The court below not only denied the motion of plaintiffs for judgment on the pleadings, but also affirmatively adjudged, without objection or exception, that the trust created by the testator’s codicil to his will is valid. Hence the one question presented for decision is this : Is said trust within the rule against perpetuities ?
Much has been written on the subject of perpetuities. Repetition here would serve no useful purpose. Suffice it to say that the common law rule against perpetuities is recognized and enforced in this State.
This rule is not one of construction but a positive mandate of law to he obeyed irrespective of the question of intention. N. C. Const., Art. I, sec. 31; Lockhart’s Estate, 306 Pa. 394, 159 A. 874; Re Friday, 313 Pa. 328; 170 A. 123, 91 A.L.R. 766; 41 A.J. 58. Its primary purpose is to restrict the permissible creation of future interests and prevent undue restraint upon or suspension of the right of alienation. Whenever the future interest takes effect, or the right of alienation is suspended beyond the period stipulated in the rule, it is violative thereof. 41 A.J. 74.
While there are some cases contra, the great preponderance of authorities in the United States is to the effect that the rule applies to private trusts. 1 Bogert, Trusts and Trustees, 670, 680, and cases cited in note, p. 680. Billingsley v. Bradley, 166 Md. 412, 171 A. 351, 104 A.L.R. 274. The decisions of this Court are in line with the majority view. “A trust for private purposes must terminate within a life or lives in being and twenty-one years and ten lunar months thereafter.” Trust Co. v. Williamson, 228 N.C. 458; Springs v. Hopkins, 171 N.C. 486, 88 S.E. 774.
The rule is thus applied for the reason a trust violative of the rule in duration effects an undue postponement of the direct enjoyment of the property and works an unreasonable restraint on alienation.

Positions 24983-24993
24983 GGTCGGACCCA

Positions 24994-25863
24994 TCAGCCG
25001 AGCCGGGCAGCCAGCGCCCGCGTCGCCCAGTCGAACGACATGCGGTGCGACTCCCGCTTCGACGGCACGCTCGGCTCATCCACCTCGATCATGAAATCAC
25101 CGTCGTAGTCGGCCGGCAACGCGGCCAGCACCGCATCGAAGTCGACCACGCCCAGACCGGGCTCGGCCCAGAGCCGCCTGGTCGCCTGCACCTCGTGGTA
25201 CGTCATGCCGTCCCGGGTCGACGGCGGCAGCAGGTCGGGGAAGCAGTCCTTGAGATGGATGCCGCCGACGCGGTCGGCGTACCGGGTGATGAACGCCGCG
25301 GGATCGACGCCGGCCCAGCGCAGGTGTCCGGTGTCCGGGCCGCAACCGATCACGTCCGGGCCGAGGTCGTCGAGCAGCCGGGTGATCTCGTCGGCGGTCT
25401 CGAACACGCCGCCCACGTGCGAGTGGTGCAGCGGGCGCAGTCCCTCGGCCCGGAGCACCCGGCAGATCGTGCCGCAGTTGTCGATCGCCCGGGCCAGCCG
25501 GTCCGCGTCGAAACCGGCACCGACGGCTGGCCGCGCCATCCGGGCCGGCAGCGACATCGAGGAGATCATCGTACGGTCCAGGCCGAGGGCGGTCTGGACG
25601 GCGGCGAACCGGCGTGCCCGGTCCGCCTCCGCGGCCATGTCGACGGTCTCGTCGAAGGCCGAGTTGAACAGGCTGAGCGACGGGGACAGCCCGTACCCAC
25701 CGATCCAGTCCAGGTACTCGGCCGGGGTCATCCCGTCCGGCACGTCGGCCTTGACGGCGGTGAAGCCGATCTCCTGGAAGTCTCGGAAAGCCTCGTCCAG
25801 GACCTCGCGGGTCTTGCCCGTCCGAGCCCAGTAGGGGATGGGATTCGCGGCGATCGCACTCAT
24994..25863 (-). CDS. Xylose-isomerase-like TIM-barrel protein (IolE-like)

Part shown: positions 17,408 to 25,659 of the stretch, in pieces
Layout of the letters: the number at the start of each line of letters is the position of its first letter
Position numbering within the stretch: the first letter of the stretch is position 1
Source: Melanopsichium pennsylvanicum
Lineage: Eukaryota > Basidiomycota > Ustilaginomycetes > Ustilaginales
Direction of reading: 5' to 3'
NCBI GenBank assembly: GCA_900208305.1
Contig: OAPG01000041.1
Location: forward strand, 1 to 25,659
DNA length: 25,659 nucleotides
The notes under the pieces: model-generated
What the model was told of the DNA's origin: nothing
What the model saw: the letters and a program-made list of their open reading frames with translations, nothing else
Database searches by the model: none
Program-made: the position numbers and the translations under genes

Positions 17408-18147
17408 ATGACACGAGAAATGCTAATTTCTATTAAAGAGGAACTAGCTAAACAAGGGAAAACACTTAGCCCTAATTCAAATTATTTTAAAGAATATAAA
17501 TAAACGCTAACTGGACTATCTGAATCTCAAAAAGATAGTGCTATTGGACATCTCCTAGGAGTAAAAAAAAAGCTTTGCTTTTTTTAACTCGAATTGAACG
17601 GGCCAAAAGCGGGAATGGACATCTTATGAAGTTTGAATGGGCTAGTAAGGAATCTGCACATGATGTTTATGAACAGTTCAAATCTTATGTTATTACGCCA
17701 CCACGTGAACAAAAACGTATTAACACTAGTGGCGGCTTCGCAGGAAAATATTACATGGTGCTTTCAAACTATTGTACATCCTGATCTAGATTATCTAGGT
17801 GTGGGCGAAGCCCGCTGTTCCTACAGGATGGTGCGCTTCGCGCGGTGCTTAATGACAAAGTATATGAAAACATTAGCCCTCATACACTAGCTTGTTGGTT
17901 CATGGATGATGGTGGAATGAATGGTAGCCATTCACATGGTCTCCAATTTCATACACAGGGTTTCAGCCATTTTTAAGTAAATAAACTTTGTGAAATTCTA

*104If the period of the trust is too long, the court does not reduce the limitation to lives in being and twenty-one years, but declares the whole trust invalid. 1 Bogert, Trusts and Trustees, 680, and cases cited in note.
Had Vivian Mercer died without issue surviving, the estate would have vested free of the limitations of the trust within the prescribed time. But such is not the case. She left issue surviving, two of whom were not in being at the time of the death of the testator. Still others might have been born to her. Gray, Perpetuities, 4th Ed., 214, sec. 215. There is no limitation over after the death of such issue and no provision for the final termination of the trust. Certainly it continues until the death of the survivor. Whether the title then vests in the heirs of testator or the heirs of the grandchildren, there is a future interest which may not vest in the ultimate takers free of the trust limitation until long after the expiration of the prescribed period. In the meantime, the trust continues and the property is fettered thereby, with title vested in no one having the power of alienation. The rule is designed to guard against just this type of situation. 1 Bogert, Trusts and Trustees, 640; Ibid. 610, sec. 218.
It follows that the trust the testator attempted to create in his codicil is void. Hence the judgment below must be